Today marked the twentieth release of hacked emails from John Podesta, the Chairman of the Clinton campaign from WikiLeaks. Over the past few weeks WikiLeaks and Jullian Assange have been releasing tens of thousands of emails from the former Chief of Staff to President Bill Clinton, though the Clinton campaign have not verified any of the released emails.
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Snippets from the Right
Media Research Center
"Newly released emails published by Wikileaks show Hillary Clinton’s presidential campaign admitting President Obama knew about Clinton’s use of a private email address during her time as Secretary of State, despite Obama saying he did not know about it until he saw it on the news.
Cheryl Mills, an aide to Clinton, replied to the email to Clinton national chairman John Podesta by saying 'we need to clean this up,' confirming Obama received emails from Clinton that were not emails."
Snippets from the Left
Washington Post
"On the day the news broke that Hillary Clinton had used a private email account as secretary of state, the man who would soon be named to chair her presidential campaign fired off a note of distress, venting frustration about some of Clinton’s closest aides.
The emails show that while aides struggled to get past the public controversy, they also expressed exasperation at each other and, at times, at Clinton — both for her decision to use the server and for the way she handled questions about it. Several exchanges illustrate fears among some top advisers that Clinton and other aides were demonstrating the very traits that polls suggested made her vulnerable: a penchant for secrecy and a hesitancy to admit fault or error."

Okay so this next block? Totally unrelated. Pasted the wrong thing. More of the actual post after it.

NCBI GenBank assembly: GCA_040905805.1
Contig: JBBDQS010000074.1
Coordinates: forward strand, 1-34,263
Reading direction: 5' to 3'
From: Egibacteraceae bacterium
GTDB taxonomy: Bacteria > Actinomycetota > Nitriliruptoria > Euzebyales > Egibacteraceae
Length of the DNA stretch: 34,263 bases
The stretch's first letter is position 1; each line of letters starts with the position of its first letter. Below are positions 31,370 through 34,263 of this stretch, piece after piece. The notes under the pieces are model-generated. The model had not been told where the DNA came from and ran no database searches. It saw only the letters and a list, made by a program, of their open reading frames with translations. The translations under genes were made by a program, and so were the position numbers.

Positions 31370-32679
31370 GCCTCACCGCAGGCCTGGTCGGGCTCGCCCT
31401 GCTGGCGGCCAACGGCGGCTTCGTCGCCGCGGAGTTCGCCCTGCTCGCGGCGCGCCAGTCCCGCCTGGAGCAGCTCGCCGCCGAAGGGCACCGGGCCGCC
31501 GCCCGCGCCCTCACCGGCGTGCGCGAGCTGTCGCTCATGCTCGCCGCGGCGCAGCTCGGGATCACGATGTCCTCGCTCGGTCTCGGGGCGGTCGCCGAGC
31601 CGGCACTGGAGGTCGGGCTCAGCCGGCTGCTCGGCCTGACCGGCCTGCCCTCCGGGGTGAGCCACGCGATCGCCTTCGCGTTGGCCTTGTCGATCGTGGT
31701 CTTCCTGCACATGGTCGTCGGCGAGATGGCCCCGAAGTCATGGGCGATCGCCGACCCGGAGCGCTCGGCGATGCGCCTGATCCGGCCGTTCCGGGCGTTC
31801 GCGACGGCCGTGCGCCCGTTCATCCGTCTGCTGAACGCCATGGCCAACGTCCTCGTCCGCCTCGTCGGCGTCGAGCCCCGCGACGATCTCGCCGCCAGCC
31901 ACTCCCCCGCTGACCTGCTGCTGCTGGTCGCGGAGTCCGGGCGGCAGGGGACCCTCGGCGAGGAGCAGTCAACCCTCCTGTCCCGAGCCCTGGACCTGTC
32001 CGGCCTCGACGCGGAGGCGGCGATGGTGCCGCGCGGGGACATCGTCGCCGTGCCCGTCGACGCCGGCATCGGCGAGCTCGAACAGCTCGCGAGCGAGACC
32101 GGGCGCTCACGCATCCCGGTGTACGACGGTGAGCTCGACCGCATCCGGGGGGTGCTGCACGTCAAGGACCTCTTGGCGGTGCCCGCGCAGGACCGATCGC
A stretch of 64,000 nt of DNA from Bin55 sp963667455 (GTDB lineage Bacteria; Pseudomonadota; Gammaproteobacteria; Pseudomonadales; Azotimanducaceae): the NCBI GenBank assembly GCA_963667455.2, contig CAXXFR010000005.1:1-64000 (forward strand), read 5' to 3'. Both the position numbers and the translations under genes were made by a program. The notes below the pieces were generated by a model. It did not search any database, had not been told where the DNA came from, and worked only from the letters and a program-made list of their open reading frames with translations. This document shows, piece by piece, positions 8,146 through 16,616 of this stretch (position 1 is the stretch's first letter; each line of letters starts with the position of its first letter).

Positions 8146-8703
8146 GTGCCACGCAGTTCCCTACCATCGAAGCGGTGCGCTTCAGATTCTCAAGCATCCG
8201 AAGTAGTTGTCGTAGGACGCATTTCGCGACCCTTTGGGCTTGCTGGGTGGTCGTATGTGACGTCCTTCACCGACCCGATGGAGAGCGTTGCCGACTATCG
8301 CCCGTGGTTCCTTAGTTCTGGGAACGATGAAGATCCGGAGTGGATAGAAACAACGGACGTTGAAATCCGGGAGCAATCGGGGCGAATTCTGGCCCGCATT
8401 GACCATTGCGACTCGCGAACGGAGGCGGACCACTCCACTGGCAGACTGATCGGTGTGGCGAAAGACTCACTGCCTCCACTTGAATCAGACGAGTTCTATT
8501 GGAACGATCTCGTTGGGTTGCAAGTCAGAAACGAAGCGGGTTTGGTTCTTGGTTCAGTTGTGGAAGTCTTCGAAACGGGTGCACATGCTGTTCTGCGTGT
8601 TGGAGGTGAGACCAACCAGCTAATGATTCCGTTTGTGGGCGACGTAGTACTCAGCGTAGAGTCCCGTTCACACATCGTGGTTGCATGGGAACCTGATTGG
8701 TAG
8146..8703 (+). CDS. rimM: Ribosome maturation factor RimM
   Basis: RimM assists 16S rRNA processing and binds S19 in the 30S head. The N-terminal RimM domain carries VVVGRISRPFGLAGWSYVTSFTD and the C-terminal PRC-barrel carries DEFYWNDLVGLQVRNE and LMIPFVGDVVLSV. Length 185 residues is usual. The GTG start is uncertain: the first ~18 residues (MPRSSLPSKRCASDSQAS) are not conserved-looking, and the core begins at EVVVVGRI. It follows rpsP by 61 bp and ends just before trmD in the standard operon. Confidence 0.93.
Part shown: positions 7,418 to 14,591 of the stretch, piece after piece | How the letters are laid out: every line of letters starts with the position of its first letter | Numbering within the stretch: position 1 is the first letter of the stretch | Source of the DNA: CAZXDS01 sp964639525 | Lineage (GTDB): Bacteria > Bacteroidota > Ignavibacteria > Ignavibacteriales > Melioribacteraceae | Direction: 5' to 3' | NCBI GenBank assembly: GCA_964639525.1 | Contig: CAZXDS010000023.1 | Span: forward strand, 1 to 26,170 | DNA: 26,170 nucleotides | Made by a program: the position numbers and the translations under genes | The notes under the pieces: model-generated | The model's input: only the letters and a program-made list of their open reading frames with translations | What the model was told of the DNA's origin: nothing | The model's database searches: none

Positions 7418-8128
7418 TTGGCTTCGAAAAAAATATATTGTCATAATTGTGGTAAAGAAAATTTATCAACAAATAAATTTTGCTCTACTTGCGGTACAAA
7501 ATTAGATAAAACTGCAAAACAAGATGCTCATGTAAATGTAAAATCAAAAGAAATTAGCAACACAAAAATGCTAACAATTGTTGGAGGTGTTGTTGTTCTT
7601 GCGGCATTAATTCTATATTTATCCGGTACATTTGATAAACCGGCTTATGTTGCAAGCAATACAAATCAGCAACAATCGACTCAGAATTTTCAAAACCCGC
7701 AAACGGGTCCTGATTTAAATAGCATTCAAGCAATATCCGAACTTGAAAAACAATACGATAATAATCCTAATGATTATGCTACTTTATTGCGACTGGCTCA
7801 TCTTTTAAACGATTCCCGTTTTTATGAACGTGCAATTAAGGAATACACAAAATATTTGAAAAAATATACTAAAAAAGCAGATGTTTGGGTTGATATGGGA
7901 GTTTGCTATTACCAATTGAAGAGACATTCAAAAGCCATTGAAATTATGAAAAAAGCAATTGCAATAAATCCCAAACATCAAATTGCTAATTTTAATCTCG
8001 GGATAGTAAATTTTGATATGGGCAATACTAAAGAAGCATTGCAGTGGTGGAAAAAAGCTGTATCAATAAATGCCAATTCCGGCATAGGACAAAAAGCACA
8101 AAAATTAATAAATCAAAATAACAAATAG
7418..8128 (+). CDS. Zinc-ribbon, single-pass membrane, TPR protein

Snippets from the Center
"Amid the campaign strategy, snide comments and other headline fodder culled from the hacked accounts of Hillary Clinton's campaign chairman, John Podesta, and groups including the Democratic National Committee, the emails include the private information of a large number of bystanders, ranging from email addresses to financial data.
The Clinton campaign has refused to confirm or deny the authenticity of any of the emails and has accused WikiLeaks of working with the Russian government in releasing them. WikiLeaks and the Russians have denied the charge, though US officials have pointed the finger at Moscow for meddling in the US election through cyberattacks. 
Now for more than two weeks, WikiLeaks has each day dumped thousands of unredacted emails online and shows no signs of letting up."
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